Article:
Thursday, December 28, 2006
By Ruth Berkowitz
For The Hood River News
December 6, 2006
“We’re not done, Mom, can we ski a little more?” pleads my 5-year-old son Kai, as he maneuvers down the hill on his cross country skis. This is our first ski of the season. The sun spreads pink in the sky and we continue down the hill. We skied up and over the east ridge above the Old Dalles Road in Hood River. Since there’s snow on the road we could continue. How can we resist? The moon is out and there’s still some light.
“Ok, but only for a few more minutes,” my husband Tim responds. We’re both super excited that our first ski has been a success. Our children, now 5 and 7, have been skiing since they were two years old and we’ve adopted the “always-leave-them-wanting-more” plan. We learned our lesson by skiing too many runs and leaving with our kids wet, cold and screaming to go home. Since then, we’ve vouched to keep the last memory of the ski day a positive one and to always leave with them wanting more.
Skiing with our kids is one of the most enjoyable outings we do as a family. It’s even better when their friends or grandparents join us for the adventure.
We’ve found that the best way to teach our kids to ski is to keep it fun. For our cross country excursions, we rig a harness to our dog so she can pull one of the kids. We also have a SkiAlong, a belt with a retractable handle, that enables us to cross country ski with our children while they either downhill or cross country ski. When they need a boost, our kids hold on to the SkiAlong’s handle and we pull them. They can release the handle whenever they want to ski unassisted. We use the SkiAlong at downhill resorts to help them ski the flat areas.
“Mom, the snow sounds like a zipper,” says Maya, as we play with various ways of describing snow which is a little crusty after last Thursday’s rain storm. But we don’t care because it’s such a treat to be able to ski so close to our backyard, especially so early in the season.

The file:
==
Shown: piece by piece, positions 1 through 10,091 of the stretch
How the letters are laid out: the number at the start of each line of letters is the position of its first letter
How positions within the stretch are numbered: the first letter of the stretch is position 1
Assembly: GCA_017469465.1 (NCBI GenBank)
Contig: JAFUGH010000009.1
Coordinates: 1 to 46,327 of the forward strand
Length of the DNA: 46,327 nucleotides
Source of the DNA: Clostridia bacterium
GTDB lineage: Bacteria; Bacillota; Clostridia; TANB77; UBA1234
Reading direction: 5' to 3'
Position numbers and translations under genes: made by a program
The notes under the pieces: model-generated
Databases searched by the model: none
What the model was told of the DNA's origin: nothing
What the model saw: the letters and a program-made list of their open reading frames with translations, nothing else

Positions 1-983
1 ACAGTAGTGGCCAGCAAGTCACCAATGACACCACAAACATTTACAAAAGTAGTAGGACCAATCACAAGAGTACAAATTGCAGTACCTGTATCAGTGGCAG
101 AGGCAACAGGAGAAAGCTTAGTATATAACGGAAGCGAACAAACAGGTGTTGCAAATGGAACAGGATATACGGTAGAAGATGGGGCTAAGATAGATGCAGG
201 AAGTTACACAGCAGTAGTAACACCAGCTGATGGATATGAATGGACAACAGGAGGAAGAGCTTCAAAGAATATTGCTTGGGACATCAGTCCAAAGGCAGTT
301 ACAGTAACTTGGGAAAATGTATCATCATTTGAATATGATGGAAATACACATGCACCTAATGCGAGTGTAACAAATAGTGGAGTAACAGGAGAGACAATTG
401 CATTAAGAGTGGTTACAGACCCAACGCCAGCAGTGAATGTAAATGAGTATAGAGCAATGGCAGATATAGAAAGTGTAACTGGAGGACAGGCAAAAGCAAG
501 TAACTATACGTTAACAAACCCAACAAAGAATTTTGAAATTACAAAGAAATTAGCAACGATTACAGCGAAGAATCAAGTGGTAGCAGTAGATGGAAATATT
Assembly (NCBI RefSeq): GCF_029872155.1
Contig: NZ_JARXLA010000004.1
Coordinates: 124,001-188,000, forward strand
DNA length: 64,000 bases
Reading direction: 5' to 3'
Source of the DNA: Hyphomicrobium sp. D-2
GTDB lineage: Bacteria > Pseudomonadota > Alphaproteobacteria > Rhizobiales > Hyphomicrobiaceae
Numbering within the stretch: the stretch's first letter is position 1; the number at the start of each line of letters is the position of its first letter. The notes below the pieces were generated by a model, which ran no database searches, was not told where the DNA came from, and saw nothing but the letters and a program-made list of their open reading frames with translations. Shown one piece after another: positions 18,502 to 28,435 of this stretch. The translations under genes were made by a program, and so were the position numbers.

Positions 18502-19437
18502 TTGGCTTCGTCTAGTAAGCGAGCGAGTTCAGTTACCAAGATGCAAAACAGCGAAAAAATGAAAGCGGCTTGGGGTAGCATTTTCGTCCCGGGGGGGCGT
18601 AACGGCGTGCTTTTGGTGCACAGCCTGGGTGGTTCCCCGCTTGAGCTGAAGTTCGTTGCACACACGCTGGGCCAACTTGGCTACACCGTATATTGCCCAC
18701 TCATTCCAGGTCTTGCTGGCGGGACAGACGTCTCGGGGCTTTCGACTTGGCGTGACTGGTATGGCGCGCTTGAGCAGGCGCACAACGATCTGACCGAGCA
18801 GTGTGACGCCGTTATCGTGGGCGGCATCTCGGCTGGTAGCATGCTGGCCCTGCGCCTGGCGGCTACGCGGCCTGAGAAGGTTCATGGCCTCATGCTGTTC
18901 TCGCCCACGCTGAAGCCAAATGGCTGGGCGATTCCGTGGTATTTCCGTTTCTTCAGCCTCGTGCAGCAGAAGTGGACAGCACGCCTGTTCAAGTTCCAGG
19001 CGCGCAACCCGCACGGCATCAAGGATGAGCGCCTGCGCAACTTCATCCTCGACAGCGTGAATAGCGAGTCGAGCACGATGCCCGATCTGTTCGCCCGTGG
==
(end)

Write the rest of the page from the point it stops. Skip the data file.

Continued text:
“Watch me fall,” laughs Kai. He bundles some snow in a ball and nibbles away.
Sometimes we pretend that our ski poles are magic wands. Sometimes we take off our skis and build snow creatures. Then we look for our creations on subsequent runs. Other times we’re owls flying and hooting with our arms outstretched. We’ll occasionally get strange looks from other skiers, but we’re usually having too much fun to care.
Sometimes our games are designed to improve their skiing technique. To work on wedges, we’ll make pepperoni pizzas on the way down the hill or try to squish blueberries between our knees.
But we’re not overly concerned about whether our kids are bending their knees or making turns while whizzing down the hill. We want to make sure Maya and Kai love the snow and want to come back. They’ll naturally improve with time.
In fact their technique often improves when they do not realize that they are skiing. Last winter, we found ourselves with four feet of powder at the top of Cascade at Mt. Hood Meadows. At first our kids resisted. “We don’t want to ski down this, it’s too hard.”
Tim started playing a game, “follow me, I’ve got the snitch and we’re playing Quidditch.” They followed him and skied down easily. When we made it to the bottom, we wanted them to turn around and marvel at what they had mastered, but they were too busy flying with their broomsticks. They wanted to ski another run, but we insisted on heading inside for hot chocolate.